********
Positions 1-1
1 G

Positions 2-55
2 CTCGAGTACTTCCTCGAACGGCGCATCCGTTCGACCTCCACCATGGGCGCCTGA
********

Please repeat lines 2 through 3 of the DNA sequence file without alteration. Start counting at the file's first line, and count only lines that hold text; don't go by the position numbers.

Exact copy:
1 G

Positions 2-55